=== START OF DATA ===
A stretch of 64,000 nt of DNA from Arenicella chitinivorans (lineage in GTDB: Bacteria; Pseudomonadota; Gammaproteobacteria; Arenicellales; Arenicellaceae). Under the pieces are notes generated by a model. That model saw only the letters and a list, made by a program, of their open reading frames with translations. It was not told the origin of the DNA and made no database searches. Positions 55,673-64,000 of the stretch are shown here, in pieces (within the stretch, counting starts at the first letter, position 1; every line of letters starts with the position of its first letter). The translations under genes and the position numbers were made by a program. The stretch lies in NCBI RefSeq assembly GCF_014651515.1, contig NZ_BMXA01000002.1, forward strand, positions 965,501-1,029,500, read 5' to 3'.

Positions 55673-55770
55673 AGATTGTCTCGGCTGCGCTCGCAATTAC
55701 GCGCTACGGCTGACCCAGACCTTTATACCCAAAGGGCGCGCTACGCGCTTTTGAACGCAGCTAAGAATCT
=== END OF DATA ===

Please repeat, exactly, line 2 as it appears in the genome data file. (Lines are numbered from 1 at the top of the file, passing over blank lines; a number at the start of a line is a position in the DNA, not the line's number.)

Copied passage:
Positions 55673-55770